Electric vehicle range could be tripled with new batteries
Scientists have discovered a new way to create batteries that could triple the distance that electric cars can travel on one charge.
University of Waterloo researchers have claimed a breakthrough which involves using negative electrodes made of lithium metal, a material with the potential to dramatically increase battery storage capacity.
“This will mean cheap, safe, long-lasting batteries that give people much more range in their electric vehicles,” said Quanquan Pang, who led the research.
The increased storage capacity, or energy density, could boost the distance electric vehicles are able to travel on a single charge, from about 200kms to 600kms.
Although Tesla recently unveiled an electric lorry capable of travelling 800kms on a single charge, it is not set to begin production until 2019 and its large size makes it able to carry a significantly weightier battery than an average electric car.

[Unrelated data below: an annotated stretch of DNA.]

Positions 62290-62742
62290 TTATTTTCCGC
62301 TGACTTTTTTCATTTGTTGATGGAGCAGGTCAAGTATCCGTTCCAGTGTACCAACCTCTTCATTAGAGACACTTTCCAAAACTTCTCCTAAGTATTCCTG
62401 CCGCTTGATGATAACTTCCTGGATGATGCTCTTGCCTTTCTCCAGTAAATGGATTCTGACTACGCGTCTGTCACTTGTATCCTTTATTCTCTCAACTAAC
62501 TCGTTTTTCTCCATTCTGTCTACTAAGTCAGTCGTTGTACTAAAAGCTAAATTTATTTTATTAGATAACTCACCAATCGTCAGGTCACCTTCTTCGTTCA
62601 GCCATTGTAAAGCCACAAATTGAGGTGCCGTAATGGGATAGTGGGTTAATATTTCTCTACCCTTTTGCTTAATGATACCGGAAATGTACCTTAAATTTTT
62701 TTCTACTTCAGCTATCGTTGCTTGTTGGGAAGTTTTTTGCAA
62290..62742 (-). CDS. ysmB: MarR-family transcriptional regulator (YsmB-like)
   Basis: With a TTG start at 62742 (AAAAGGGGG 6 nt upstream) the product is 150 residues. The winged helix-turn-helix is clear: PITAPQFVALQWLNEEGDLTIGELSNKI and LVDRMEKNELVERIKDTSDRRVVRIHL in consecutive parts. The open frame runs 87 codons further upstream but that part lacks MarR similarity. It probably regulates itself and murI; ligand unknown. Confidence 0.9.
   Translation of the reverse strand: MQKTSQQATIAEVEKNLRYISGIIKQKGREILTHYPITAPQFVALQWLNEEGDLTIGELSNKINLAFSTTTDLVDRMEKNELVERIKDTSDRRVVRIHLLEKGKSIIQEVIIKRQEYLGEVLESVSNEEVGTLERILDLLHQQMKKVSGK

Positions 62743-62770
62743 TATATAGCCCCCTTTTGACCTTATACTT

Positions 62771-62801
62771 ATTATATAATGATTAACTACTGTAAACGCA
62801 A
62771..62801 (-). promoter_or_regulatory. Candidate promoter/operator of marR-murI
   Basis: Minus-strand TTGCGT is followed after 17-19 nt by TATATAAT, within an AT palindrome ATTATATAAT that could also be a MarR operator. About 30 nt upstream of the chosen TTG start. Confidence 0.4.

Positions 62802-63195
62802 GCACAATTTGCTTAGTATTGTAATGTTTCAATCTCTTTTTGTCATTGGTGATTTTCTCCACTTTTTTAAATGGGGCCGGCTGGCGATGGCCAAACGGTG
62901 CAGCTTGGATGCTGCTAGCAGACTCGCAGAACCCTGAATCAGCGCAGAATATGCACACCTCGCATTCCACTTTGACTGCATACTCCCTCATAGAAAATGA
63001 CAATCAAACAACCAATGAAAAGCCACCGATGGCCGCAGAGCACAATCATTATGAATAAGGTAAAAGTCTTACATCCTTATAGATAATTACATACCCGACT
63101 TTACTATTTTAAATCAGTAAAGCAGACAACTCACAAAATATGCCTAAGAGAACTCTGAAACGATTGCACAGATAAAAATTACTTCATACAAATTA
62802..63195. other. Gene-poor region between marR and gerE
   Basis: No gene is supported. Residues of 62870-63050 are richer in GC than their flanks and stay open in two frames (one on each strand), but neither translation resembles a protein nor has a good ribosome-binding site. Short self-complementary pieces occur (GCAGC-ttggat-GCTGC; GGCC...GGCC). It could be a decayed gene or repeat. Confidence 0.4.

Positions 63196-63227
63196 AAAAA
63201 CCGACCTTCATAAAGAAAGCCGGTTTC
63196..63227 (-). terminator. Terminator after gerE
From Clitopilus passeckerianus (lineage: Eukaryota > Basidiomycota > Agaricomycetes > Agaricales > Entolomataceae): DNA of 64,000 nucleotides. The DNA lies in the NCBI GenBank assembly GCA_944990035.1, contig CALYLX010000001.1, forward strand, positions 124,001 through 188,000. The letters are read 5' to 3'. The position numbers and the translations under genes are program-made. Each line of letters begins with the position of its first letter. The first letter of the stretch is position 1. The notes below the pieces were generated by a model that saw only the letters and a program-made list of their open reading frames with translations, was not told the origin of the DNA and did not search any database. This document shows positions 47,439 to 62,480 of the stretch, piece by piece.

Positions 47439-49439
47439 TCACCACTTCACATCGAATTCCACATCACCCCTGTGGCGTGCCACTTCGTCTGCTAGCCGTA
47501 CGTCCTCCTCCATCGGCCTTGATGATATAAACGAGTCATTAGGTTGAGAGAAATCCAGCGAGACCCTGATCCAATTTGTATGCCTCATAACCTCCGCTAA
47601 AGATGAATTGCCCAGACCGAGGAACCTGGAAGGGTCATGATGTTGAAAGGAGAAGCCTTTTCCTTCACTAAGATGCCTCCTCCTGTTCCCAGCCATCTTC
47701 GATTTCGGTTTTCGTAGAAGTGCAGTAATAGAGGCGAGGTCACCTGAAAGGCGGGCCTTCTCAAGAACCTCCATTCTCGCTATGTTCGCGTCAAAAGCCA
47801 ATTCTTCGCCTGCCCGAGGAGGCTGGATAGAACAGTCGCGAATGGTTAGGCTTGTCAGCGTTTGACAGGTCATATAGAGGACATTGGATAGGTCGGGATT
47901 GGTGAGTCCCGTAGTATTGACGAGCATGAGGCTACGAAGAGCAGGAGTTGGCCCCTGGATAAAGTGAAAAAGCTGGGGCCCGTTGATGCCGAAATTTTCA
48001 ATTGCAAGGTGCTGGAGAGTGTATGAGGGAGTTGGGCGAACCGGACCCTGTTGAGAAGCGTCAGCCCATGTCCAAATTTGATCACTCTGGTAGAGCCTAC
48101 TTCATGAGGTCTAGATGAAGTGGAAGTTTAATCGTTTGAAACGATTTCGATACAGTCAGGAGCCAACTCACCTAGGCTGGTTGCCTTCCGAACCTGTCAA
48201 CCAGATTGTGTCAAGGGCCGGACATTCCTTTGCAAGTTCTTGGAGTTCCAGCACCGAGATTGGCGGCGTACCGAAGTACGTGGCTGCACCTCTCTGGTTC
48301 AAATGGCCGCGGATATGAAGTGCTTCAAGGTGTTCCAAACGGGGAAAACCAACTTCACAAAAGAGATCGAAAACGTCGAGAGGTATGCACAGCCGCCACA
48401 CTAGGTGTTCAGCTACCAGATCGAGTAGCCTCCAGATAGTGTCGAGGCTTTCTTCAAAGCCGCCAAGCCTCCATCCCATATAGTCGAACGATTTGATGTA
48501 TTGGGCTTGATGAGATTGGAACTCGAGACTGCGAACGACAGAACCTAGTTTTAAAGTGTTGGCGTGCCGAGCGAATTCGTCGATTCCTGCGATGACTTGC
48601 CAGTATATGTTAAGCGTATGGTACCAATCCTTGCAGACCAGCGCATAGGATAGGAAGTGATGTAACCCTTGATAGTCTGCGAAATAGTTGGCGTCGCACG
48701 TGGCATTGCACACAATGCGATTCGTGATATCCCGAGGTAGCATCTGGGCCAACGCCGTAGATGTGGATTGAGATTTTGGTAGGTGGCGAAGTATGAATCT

In creating the technology, Pang and fellow researchers, including supervisor Linda Nazar, a professor of chemistry and chemical engineering at Waterloo, had to overcome two challenges.
The first challenge involved a risk of fires and explosions caused by microscopic structural changes to the lithium metal during repeated charge-discharge cycles.
The second involved a reaction that creates corrosion and limits both how well the electrodes work and how long they last.
Researchers solved both problems by adding a chemical compound made of phosphorus and sulphur elements to the electrolyte liquid that carries electrical charge within batteries.
The compound reacts with the lithium metal electrode in an already assembled battery to spontaneously coat it with an extremely thin protective layer.
“We wanted a simple, scalable way to protect the lithium metal,” said Pang. “With this solution, we just add the compound and it works by itself.”
The novel approach paves the way for electric vehicle batteries that enjoy the benefits of lithium metal electrodes - greater storage capacity and therefore greater driving range - without comprising safety or reducing lifespan.
Recent draft UK legislation includes a clause that petrol stations across the UK will need to install electric vehicle charging stations.